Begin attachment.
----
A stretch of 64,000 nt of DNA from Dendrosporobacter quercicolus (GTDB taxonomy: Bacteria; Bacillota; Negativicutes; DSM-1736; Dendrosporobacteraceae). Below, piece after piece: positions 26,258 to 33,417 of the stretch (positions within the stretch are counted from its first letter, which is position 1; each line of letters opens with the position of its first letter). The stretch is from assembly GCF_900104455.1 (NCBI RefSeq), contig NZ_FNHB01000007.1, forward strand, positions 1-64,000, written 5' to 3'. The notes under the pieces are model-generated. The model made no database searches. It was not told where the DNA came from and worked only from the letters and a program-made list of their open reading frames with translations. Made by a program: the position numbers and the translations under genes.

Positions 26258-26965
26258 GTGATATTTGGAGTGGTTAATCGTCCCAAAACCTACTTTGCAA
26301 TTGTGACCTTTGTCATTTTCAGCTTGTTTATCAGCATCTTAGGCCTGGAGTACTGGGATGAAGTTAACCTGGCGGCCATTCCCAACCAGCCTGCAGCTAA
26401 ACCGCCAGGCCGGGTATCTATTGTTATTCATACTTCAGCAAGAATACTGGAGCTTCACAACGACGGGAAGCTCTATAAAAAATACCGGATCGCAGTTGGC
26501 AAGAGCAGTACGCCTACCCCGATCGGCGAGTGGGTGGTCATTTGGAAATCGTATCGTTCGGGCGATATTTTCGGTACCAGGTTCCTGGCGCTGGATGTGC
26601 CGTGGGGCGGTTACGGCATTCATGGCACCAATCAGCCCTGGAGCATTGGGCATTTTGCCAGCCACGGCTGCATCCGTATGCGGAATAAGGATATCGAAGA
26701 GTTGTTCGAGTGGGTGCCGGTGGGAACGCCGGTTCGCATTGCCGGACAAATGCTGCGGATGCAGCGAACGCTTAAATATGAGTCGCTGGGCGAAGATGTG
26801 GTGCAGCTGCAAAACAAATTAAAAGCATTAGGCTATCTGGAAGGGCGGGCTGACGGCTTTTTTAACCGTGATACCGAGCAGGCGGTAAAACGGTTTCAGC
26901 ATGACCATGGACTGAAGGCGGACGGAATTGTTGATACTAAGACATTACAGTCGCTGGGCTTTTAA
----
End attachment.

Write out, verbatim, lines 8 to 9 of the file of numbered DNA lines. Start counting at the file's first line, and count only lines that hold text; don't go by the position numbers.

26701 GTTGTTCGAGTGGGTGCCGGTGGGAACGCCGGTTCGCATTGCCGGACAAATGCTGCGGATGCAGCGAACGCTTAAATATGAGTCGCTGGGCGAAGATGTG
26801 GTGCAGCTGCAAAACAAATTAAAAGCATTAGGCTATCTGGAAGGGCGGGCTGACGGCTTTTTTAACCGTGATACCGAGCAGGCGGTAAAACGGTTTCAGC